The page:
The economic situation in Estonia under the German occupation has hitherto been rather cursorily researched. Germany’s economic interests (the oil shale industry, agricultural production, and supplying the Eastern Front) and the activity of German limited partnerships in Eastern territories have attracted the lion’s share of the attention. The Economic and Transportation Directorate (from 1 June 1942 onward the Economic and Finance Directorate) of the Estonian Self-Administration began operating in September of 1941. Its main field of activity became the restoration of Estonia’s economy. This article focuses on one part of this task — the restoration of Estonia’s commercial shipping, answering the question of how the building of new ships was organised and how this was connected to Germany’s wartime economy. This research topic has been approached at the microhistorical level, taking a closer look at the activity of one shipping company — J. Telliskivi & A. Saarna — in the interval 1942–1944.
Estonia’s merchant marine was in third place among the countries of the Baltic Sea in terms of tonnage per thousand inhabitants prior to the Second World War. Only 10% of this remained by the autumn of 1941 when the Germans captured Estonia’s territories. The restoration of the merchant marine was set as a priority task in the restoration of Estonia’s economy during the German occupation. Germany’s own merchant marine had also suffered extensive damage since the beginning of the war, for which reason a largescale merchant marine building programme was initiated in 1942, which prescribed the building of ships in both Germany and the occupied territories.
In 1942, two to five-member shipping companies began the construction of 55 wooden motor sailers on the Estonian coast. Wood was used because metal was difficult to obtain due to wartime conditions. A year later, the German Hauptausschuss Schiffbau (Chief Commission on Shipbuilding) designated the building of motor sailers built in Estonia to be of military importance, which extended to Estonia’s shipping companies the same kinds of rights and concessions as for the shipyards included in the shipbuilding programme started up in 1942.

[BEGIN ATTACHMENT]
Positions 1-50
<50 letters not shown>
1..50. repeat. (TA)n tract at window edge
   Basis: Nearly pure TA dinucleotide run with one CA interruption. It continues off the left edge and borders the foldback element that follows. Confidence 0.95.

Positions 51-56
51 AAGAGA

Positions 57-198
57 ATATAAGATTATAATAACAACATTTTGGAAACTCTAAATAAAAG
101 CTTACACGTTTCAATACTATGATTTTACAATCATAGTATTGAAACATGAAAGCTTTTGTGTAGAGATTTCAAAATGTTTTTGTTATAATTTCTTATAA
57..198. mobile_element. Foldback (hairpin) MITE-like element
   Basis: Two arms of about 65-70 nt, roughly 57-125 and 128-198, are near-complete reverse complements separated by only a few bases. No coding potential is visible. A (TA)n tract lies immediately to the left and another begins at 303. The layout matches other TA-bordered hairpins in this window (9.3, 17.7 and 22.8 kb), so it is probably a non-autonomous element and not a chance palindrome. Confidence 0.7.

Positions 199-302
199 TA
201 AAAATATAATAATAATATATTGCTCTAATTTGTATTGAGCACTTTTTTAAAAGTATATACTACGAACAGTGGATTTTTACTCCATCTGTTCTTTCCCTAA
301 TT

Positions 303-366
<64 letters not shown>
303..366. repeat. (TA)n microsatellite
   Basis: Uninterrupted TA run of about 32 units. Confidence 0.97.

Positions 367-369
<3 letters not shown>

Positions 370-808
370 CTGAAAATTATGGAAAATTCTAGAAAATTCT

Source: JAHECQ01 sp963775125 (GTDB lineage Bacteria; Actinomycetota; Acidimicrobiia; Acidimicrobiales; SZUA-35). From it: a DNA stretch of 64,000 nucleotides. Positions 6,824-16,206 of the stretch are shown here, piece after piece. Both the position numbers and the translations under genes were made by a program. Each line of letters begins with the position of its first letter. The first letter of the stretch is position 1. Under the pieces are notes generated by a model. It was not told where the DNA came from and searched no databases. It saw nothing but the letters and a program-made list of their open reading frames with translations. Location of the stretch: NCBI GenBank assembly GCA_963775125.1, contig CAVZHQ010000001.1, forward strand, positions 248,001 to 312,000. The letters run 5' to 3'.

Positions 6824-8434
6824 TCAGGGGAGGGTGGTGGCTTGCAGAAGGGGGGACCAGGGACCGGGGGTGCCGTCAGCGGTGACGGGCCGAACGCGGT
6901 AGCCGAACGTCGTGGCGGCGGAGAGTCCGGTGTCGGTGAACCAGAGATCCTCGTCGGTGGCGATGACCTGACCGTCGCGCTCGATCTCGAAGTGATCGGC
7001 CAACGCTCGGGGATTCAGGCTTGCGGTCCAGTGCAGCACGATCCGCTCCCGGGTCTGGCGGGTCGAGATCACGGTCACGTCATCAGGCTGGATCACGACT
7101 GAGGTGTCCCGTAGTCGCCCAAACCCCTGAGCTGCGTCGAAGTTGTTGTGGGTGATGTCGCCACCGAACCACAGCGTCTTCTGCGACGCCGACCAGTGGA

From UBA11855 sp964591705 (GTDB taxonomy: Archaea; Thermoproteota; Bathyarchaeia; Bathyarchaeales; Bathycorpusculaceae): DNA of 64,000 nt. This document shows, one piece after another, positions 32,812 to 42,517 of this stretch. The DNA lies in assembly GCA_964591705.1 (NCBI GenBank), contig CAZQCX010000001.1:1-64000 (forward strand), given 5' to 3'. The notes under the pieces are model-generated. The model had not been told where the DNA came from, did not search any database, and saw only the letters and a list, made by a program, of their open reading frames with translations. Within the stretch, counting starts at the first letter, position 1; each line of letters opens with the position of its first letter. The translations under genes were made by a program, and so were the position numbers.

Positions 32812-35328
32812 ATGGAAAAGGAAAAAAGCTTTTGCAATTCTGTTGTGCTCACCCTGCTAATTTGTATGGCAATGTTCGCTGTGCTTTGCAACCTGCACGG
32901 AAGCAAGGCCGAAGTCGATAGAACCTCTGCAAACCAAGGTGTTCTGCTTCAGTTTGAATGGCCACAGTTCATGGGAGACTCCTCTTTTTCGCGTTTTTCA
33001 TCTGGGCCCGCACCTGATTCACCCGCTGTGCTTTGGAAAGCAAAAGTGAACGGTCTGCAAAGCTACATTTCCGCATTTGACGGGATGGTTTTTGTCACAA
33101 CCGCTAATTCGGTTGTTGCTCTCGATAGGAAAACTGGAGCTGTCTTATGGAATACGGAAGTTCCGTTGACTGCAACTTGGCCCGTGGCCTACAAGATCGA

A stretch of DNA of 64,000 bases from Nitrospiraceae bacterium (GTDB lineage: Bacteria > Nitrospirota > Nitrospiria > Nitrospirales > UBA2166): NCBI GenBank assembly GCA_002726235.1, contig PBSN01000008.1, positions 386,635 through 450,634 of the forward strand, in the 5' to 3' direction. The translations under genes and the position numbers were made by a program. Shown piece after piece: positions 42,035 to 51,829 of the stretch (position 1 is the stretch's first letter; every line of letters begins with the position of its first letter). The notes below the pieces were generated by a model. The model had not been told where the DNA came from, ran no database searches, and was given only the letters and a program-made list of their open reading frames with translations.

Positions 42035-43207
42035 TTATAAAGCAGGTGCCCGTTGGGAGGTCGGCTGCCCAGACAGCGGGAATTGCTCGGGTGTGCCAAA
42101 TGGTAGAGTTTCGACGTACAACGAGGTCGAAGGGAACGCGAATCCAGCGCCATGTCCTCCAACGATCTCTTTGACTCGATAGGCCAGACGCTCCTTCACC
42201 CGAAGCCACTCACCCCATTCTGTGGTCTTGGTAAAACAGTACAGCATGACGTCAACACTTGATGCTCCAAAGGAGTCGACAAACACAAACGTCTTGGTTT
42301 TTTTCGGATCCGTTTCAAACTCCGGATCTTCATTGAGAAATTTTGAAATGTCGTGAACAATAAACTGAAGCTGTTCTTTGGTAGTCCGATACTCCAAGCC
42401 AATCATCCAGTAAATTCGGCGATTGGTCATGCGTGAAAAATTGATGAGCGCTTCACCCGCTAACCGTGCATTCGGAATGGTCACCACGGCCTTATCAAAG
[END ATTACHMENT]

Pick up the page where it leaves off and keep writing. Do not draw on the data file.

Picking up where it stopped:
The J. Telliskivi & A. Saarna Shipping Company started building a motor sailer 21 metres long and 7 metres wide in the autumn of 1942. The revival of the enterprise that operated in the 1920’s and 1930’s was presumably hoped for initially. The fact many of the enterprise’s previous shareholders and workers associated themselves with this undertaking is evidence supporting this presumption. Later, a constant shortage of resources haunted the shipping company, leading to difficulties in acquiring materials and in keeping up with the production schedule. Yet on the other hand, the recognition of the shipping company as a line of work of military importance gave its workers the chance to obtain purchasing permits with larger rations for consumer goods and foodstuffs. Working for the shipping company also allowed workers subject to conscription to postpone their military service or exempted them from service altogether.
Regardless of the fact that shipbuilding had been declared a line of work of decisive military importance and necessary resources had to be channelled into it, only one ship was completed by the autumn of 1944. The construction of most of the ships remained unfinished and the number of ships under construction had dwindled to less than 40. The main reason why the shipbuilding plans did not come to fruition was the lack of resources and the exploitation of Estonia’s economy emanating from the needs of the Eastern Front.